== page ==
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Re: st: sampling query
Richard Goldstein <email@example.com>
Re: st: sampling query
Thu, 27 Jan 2011 17:00:55 -0500
thank you (and, yes, I have a copy of Kish)
On 1/27/11 4:54 PM, Steven Samuels wrote:
> You must compute these probabilities for every member of the combined
> sample, not just those selected in 2+ cohorts. If possible, your reading
> should include Section 11.2 "Duplicate Listings; Overlapping Frames" of
> Leslie Kish, Survey Sampling, Wiley, 1965.
> Look up "multiple frames". That's a more common term for samples in
> which the ultimate unit can be reached through different trajectories
> (say landline phone sample, cell phone sample, and area/personal visit
> sample). The probabilities should be combined as
> 1 - Prob[ in the sample ] = product over k of (1-Prob[ reach the unit
> through the k-th frame ] )
> which for small probabilities leads to sum of selection probabilities.
> You are totally right that the probability should go up rather than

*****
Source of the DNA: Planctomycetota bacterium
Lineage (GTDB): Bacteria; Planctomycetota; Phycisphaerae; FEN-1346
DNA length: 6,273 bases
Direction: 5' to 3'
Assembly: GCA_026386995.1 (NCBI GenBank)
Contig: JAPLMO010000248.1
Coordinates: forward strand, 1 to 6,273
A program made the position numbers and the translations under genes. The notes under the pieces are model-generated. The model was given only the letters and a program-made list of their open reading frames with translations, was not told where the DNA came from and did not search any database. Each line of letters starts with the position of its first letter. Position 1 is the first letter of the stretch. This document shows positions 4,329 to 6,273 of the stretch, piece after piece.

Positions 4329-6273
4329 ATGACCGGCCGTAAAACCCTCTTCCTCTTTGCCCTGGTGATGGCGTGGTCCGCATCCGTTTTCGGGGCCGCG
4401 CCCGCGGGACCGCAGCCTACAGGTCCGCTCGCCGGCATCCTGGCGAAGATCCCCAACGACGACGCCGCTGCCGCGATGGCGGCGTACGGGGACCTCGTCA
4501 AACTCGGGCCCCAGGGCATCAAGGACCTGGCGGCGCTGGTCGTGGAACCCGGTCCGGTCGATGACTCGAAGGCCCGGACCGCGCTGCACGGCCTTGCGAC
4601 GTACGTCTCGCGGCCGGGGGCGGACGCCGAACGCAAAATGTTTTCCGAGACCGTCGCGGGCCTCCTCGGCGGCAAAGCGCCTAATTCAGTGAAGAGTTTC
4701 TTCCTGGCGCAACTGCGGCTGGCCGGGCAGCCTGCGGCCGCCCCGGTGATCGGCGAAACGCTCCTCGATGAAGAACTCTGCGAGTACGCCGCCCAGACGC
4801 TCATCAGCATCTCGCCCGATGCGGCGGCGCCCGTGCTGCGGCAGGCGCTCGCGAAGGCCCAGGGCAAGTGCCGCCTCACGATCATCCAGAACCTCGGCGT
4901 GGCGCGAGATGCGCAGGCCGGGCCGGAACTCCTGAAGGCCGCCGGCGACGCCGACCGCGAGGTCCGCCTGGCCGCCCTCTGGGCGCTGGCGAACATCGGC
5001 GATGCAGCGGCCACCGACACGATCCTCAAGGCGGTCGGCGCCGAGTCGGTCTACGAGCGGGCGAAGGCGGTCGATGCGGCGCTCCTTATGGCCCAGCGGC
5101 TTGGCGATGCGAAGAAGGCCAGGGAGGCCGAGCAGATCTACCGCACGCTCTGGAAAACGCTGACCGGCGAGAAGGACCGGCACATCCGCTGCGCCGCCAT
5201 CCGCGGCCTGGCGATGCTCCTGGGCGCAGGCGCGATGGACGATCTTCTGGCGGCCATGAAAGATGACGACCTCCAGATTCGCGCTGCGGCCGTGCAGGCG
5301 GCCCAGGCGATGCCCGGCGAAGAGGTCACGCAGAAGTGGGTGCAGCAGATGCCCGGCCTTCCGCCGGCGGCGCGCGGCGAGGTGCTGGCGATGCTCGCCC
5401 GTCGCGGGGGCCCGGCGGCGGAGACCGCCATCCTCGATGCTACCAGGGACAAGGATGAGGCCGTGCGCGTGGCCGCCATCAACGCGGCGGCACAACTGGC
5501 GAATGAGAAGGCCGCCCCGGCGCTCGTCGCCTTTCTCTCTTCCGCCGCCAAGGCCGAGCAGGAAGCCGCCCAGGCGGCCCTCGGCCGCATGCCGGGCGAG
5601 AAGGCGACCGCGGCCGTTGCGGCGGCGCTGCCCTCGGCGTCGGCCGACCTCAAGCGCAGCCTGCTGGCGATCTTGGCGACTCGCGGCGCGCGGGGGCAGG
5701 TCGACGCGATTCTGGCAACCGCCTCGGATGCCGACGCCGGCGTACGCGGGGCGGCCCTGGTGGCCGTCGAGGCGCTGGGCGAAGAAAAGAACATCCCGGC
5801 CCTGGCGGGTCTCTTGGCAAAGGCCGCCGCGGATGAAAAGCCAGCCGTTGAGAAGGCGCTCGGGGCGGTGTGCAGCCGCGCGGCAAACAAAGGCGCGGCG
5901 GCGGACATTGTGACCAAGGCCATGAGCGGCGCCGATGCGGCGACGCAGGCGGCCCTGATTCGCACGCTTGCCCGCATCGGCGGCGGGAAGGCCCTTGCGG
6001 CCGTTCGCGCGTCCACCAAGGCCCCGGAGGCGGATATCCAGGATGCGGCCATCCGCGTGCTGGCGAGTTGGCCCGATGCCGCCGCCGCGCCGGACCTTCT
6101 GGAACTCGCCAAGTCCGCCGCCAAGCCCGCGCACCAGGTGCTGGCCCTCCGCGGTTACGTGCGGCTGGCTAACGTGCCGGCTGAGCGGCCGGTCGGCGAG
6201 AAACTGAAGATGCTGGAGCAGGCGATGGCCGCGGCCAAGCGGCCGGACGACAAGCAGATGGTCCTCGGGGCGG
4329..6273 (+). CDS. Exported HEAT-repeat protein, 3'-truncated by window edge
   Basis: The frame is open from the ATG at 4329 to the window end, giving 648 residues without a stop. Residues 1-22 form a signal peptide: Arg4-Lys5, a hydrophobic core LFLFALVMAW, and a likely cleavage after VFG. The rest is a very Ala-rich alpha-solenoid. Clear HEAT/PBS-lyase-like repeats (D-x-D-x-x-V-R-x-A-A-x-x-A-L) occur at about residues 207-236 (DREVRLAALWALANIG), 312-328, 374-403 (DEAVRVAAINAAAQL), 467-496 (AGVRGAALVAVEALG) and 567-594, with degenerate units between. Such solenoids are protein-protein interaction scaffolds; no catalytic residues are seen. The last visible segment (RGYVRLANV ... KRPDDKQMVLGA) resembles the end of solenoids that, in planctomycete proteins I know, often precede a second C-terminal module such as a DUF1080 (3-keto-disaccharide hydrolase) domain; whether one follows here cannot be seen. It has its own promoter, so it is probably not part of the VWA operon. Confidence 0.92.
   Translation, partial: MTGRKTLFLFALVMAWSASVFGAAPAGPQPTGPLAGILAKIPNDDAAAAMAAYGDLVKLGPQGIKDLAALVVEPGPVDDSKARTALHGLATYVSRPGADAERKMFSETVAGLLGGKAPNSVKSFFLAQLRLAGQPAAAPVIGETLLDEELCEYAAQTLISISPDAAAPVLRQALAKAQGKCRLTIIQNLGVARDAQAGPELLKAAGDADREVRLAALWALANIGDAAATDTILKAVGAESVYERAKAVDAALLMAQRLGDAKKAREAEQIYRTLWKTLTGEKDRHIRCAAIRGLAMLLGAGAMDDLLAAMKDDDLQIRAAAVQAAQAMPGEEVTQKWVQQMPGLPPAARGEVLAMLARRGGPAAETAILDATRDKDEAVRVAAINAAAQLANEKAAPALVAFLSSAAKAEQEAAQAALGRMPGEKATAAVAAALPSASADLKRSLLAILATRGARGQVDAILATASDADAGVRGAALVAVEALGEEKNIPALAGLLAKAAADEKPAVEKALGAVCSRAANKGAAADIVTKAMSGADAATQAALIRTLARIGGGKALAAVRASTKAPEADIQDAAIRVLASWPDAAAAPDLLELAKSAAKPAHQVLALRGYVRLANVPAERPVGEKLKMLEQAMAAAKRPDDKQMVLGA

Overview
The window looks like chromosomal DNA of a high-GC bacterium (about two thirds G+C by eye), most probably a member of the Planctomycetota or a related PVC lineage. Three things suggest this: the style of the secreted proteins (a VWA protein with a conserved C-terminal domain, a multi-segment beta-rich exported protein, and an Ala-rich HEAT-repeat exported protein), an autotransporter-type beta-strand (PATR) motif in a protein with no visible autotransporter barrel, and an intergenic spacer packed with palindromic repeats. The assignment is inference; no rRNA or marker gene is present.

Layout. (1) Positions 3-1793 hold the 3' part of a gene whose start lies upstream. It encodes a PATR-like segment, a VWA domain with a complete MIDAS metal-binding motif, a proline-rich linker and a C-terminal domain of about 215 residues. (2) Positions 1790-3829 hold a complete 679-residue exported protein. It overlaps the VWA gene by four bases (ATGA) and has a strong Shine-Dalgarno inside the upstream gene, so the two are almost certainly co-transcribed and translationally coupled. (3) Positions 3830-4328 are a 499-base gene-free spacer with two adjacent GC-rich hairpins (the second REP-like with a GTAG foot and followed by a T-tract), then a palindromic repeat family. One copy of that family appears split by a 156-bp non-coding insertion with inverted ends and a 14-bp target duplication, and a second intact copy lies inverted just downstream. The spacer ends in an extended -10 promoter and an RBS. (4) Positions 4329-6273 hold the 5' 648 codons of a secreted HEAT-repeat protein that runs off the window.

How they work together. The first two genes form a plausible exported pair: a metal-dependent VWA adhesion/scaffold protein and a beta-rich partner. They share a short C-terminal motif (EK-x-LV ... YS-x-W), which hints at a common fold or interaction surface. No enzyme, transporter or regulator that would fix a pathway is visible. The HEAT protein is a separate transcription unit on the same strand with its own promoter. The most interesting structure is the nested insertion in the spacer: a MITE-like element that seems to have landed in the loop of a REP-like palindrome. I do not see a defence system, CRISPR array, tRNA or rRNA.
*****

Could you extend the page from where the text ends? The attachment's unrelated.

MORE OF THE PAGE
> On Thu, Jan 27, 2011 at 10:37 AM, Richard Goldstein
> <firstname.lastname@example.org> wrote:
>> I have received a report in which the report writer was stuck with the
>> following design (already implemented before his involvement): a number
>> of "cohorts" were set up (22 of them in fact) and the definitions of
>> these cohorts were not mutually exclusive (i.e., there was some overlap
>> in membership so that a given observation could appear in more than 1
>> cohort); to calculate the probability weights, the report writer first
>> calculated the probability of inclusion for each cohort (simply as n/N
>> where n is sample size from cohort and N is population size of cohort).
>> For observations in more than one cohort, who were actually selected, he
>> then multiplied the inclusion probabilities of each cohort that
>> observations was in. Since each inclusion probability is less than 1,
>> the combined inclusion probability is smaller than the individual
>> inclusion probabilities for the individual cohort. And then, of course,
>> the weights are greater for these people (since the weight is just the
>> inverse of the inclusion probability).
>> However, since these observations are in more than one cohort, shouldn't
>> the combined probability be greater for them (rather than smaller)?
>> How should the combined inclusion probability be calculated?
>> Or am I just wrong and the writer of the report is correct?
>> Any references on dealing with overlapping "cohorts" would also be
>> greatly appreciated.
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